• Pack a warm jacket for nights and game drives in open vehicles, and summer wear for the daytime.
  • Remember to protect your skin against sunburn by wearing long-sleeved tops, ideally made from cotton.
  • Don’t forget to pack your bathing-costume, sun-hat and dark glasses – the glare can become intense.
  • Take closed walking shoes along for wandering around the desert and over rocks.
  • It is advisable to wear long pants and socks at night to guard against those pesky mosquitoes!

Spring destination

Caprivi. Photo ©Paul van Schalkwyk

Caprivi. Photo ©Paul van Schalkwyk

What are the best places to visit in spring? For me there is just one – Caprivi!

The ideal time to visit is before the rains begin. It becomes warm here sooner than down south and by September it’s already quite hot, as temperatures build up steadily towards the ‘small’ rainy season in November.

You can swim at the lodges and feel the warmth of the approaching African summer; explore the rivers on a boat; do a spot of tiger fishing, bird-watching and generally enjoy the laid-back pleasures of Africa at its best. Once the rains start, some roads in the remote areas may become waterlogged and the mosquitoes will start arriving.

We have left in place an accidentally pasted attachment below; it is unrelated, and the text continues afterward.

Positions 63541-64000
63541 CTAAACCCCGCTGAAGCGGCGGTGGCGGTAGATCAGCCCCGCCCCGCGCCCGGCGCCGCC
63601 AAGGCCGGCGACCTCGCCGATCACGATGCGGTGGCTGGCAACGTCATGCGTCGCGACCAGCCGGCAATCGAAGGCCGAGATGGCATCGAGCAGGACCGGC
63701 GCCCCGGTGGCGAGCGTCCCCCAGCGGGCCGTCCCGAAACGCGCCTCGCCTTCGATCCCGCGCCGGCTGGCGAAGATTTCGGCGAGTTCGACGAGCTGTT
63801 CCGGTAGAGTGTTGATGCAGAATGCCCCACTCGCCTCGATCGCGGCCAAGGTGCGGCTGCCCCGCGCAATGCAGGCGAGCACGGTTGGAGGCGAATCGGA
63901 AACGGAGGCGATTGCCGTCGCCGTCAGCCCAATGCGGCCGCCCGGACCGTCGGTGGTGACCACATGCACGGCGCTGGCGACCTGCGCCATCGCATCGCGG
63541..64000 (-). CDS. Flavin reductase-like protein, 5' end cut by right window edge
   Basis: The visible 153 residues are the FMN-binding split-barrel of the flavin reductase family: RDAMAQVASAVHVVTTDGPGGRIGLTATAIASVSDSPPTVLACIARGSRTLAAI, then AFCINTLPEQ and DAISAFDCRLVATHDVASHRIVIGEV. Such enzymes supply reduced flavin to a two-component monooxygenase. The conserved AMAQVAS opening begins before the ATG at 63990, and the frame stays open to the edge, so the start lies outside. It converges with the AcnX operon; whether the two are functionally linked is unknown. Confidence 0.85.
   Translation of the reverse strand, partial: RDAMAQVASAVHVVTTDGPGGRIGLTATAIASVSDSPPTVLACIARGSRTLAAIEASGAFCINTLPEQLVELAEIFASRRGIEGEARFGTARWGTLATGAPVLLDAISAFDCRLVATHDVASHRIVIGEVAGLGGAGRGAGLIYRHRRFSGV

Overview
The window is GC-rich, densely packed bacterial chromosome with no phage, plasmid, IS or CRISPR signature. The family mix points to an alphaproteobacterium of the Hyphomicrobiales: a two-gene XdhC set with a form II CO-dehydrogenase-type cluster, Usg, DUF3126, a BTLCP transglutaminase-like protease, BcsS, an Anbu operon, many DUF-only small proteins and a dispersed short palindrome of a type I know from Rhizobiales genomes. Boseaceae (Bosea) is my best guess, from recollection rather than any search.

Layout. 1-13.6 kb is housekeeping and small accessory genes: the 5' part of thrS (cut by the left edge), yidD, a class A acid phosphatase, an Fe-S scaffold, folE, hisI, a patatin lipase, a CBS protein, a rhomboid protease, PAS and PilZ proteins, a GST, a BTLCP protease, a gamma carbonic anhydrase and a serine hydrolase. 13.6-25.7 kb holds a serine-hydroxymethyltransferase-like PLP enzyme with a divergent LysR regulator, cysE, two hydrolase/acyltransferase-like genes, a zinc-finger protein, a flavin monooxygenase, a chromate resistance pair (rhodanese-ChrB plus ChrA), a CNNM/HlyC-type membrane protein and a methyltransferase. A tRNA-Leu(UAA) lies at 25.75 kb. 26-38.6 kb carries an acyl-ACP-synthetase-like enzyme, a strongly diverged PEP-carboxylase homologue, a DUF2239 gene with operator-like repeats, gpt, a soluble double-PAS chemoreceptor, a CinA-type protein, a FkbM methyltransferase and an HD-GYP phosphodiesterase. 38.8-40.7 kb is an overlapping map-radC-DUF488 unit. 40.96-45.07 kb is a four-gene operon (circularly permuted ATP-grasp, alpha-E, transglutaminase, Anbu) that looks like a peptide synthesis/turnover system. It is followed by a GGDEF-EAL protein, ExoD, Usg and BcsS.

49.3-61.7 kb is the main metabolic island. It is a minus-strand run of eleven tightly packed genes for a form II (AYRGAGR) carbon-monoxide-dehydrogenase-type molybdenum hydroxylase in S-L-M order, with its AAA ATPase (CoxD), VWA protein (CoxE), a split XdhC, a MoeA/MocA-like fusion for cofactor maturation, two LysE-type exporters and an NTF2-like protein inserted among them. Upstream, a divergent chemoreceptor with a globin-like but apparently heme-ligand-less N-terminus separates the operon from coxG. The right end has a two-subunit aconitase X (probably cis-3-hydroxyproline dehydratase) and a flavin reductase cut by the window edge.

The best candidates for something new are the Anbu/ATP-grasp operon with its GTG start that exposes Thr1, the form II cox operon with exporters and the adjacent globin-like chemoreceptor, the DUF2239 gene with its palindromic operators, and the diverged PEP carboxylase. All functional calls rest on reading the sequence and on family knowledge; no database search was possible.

Heavy dust and smoke in the skies make for dramatic sunrise/sunset photography and the plethora of colourful birds will keep you busy! Large herds of buffalo that you won’t see anywhere else in Namibia will be roaming along the flood plains. Visit the Mahango area of the Bwabwata National Park to add sable and roan antelope to your sightings list, and take in the large flowering trees, some of which – baobabs and sausage trees – are found only in this part of Namibia.

This article originally appeared in the 2013 Spring Travel News Namibia publication.

1 Comment

  1. Heleen Snyman says:

    Kindly note that the first Sunday in September when the time changed was the 7th, not the 1st…
    Thanks for a great read and useful information.

    Kind Regards,

    Heleen Snyman